farmers such as the Tyrolean Iceman21 and samples from the Early
Neolithic Körös culture.22

Table 1 - Source populations and admixture time for Armenians.

Full table

For tests of genetic affinity to Neolithic Europeans, we merged our
samples with the genome of the Tyrolean Iceman.21 We downloaded the
BAM file mapped to hg18 and called all variants using GATK.23 liftOver
(http://genome.ucsc.edu) was used to convert the coordinates to hg19;
the final data set consisted of 91â~@~I115 SNPs.

For tests of genetic affinity to Mesolithic Europeans, we merged our
data set with the genome of the La Braña sample.24 We downloaded
the BAM file mapped to hg19 and called the variants using GATK. The
final data set consisted of 103â~@~I627 SNPs.

We applied TreeMix19, rooting the tree with a Denisovan genome, and
estimated SEs using blocks of 500 SNPs. We generated 100 bootstrap
replicates by resampling blocks of 500 SNPs to assess the stability of
the tree topology. We used outgroup f3 statistics3, 18 in the form of
f3(Yoruba; Iceman, X) and f3(Yoruba; La Braña, X) to assess the shared
genetic history of the ancient Europeans with the modern populations.

In the absence of admixture with Yoruba, deviation from 0 will be a
function of the shared genetic history of the ancient Europeans and
the non-African population.

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Armenians' relationship to world populations

To study the Armenians' genetic relationship to worldwide populations,
we computed principal components using 78 populations (Supplementary
Table 1) and projected the Armenians onto the plot in a procedure
called 'PCA projection'14 (Figure 2a), which ensures that the PCA
patterns are not affected by the large number of Armenians used in the
analysis. We observe that Armenians form a distinctive cluster bounded
by Europeans, Near Easterners, and the Caucasus populations. More
specifically, Armenians are close to (1) Spaniards, Italians, and
Romanians from Europe; (2) Lebanese, Jews, Druze, and Cypriots from
the Near East; and (3) Georgians and Abkhazians from the Caucasus
(Figure 2b). The position of the Armenians within the global genetic
diversity appears to mirror the geographical location of Turkey.

Previous genetic studies have generally used Turks as representatives
of ancient populations from Turkey. Our results show that Turks are
genetically shifted towards Central Asians, a pattern consistent with
a history of mixture with populations from this region.

Figure 2.

Principal component analysis of >240â~@~I000 SNPs showing the top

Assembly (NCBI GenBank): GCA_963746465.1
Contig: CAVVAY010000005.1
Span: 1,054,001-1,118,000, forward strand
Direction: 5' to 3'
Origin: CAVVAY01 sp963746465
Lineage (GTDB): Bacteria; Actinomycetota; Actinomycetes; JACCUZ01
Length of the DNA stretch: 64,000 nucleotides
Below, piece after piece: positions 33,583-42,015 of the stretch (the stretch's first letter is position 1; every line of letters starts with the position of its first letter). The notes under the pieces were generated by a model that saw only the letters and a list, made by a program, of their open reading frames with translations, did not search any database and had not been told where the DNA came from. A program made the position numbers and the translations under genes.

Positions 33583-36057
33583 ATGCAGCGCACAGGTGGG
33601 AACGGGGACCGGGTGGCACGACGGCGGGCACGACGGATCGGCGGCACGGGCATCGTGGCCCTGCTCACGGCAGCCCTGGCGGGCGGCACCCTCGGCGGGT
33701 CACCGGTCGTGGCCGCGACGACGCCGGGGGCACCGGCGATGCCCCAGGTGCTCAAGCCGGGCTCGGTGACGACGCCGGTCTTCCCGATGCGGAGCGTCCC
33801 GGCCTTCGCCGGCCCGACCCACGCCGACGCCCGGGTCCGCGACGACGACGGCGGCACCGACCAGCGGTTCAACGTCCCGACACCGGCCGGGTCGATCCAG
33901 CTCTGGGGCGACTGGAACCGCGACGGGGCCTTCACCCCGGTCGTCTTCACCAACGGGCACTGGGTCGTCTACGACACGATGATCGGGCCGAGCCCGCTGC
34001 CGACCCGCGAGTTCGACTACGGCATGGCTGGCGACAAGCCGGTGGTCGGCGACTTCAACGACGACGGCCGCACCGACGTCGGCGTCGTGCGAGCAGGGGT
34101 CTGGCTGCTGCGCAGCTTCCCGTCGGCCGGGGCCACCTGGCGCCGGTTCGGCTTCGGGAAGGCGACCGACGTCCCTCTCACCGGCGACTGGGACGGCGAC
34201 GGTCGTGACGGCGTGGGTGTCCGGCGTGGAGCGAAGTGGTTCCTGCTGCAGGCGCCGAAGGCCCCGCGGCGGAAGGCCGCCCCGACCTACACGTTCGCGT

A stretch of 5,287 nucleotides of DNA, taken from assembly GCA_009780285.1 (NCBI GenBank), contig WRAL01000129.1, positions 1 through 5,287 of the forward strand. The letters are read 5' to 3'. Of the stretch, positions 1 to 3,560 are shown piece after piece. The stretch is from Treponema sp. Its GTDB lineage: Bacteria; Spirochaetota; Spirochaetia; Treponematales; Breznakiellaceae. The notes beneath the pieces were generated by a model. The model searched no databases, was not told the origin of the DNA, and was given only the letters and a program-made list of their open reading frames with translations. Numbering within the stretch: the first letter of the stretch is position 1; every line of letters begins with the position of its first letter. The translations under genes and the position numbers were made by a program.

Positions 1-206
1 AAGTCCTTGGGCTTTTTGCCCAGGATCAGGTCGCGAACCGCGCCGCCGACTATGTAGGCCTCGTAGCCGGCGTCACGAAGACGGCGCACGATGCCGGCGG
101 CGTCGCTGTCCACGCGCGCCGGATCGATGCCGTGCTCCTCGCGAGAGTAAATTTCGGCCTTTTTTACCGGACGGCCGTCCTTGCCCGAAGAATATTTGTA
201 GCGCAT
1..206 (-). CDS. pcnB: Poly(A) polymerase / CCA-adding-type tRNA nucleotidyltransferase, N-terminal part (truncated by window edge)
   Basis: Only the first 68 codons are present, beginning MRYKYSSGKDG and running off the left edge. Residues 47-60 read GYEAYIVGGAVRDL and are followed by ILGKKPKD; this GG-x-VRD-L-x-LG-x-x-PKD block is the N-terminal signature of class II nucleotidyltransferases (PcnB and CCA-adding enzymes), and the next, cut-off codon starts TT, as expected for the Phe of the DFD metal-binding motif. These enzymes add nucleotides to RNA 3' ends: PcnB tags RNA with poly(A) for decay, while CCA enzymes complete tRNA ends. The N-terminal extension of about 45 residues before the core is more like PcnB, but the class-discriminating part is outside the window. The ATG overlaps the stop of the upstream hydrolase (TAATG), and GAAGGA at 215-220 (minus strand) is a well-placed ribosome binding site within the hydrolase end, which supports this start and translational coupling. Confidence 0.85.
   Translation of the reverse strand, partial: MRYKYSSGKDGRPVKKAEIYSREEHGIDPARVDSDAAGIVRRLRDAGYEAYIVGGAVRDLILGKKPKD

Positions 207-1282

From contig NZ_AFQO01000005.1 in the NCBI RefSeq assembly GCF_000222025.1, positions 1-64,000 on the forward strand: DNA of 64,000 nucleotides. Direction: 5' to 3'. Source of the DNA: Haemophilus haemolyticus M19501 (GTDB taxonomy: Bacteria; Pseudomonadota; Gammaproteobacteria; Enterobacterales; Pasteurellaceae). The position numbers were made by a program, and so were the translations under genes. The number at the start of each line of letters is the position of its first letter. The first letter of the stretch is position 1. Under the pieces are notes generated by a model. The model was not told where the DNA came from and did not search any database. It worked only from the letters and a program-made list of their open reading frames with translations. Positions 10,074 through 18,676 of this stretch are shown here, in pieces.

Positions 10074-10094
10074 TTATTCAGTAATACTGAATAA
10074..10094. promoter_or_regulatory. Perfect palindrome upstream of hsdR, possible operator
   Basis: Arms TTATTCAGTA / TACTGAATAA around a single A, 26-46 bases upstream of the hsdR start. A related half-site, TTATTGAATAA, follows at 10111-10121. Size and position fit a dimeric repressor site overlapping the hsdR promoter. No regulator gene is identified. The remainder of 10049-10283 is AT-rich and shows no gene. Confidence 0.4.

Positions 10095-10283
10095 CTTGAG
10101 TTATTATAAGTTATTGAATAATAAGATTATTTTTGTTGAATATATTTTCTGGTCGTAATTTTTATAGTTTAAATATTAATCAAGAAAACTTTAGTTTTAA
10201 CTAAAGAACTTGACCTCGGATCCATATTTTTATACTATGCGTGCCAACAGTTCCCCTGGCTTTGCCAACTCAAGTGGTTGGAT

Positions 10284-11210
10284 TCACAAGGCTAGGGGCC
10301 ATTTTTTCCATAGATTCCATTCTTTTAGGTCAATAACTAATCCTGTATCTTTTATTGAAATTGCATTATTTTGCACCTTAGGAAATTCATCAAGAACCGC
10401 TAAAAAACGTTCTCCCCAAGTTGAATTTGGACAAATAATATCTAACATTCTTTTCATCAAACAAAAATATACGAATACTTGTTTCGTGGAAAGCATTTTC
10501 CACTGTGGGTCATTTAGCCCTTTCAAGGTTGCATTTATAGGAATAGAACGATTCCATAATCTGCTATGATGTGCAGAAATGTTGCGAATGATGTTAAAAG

two components. (a) The position of Armenians in a global genetic
diversity sample based on 78 populations from 11 geographical regions.

Armenians (173 individuals) were projected to the plot and
therefore did not contribute to the observed global structure. (B)
A magnification shows that the Armenians (red) demonstrate genetic
continuity with the Near East, Europe, and the Caucasus.

Full figure and legend (176K)

These diversity patterns observed in the PCA motivated formal testing
of admixture in Armenians and other regional populations.

Admixture in the Near East

To formally test for population mixture in Armenians, we performed
a 3-population test25 in the form of f3(Armenian; A, B), where
a significantly negative value of the f3 statistic implies that
Armenians descend from a mixture of the populations represented by
A and B, chosen from the 78 global populations. We found signals of
mixture from several African and Eurasian populations (Table 1, Figure
3). The most significantly negative f3 statistics are from a mixture
of populations related to Sardinians and Central Asians, followed by
several mixtures of populations from the Caucasus, Arabian Peninsula,
the Levant, Europe, and Africa. We sought to date these mixture of
events using exponential decay of admixture-induced LD. The oldest
mixture events appear to be between populations related to sub-Saharan
Africans and West Europeans occurring ~3800 bce, followed closely
by a mixture of Sardinian and Caucasus-related populations. Later,
several mixture events occurred from 3000 to 1200 bce involving
diverse Eurasian populations (Table 1, Figure 3).

Figure 3.

Genetically inferred source populations for Armenians, admixture times
and genetic structure. Admixture events were estimated using decay
of linkage disequilibrium with regional populations as sources for
Armenians. Each horizontal coloured line indicates an admixture event
and its width reflects the estimated date of admixture and SE. The plot
also shows the estimated date of establishment of genetic structure
within Armenians (1494-1545 CE). Major historical events and cultural
developments in the Near East are shown at the bottom.

Full figure and legend (138K)

We compared the patterns of admixture in Armenians with those of
other regional populations and detected signals of recent admixture
in most other populations. For example, we find 7.9% (±0.4) East
Asian ancestry in Turks from admixture occurring 800 (±170) years
ago. We also detect sub-Saharan African gene flow 850 (±85) years
ago in Syrians, Palestinians and Jordanians.

Structure of the Armenian population

To investigate the presence of genetic structure within the Armenian
population, we performed model-based clustering on the values of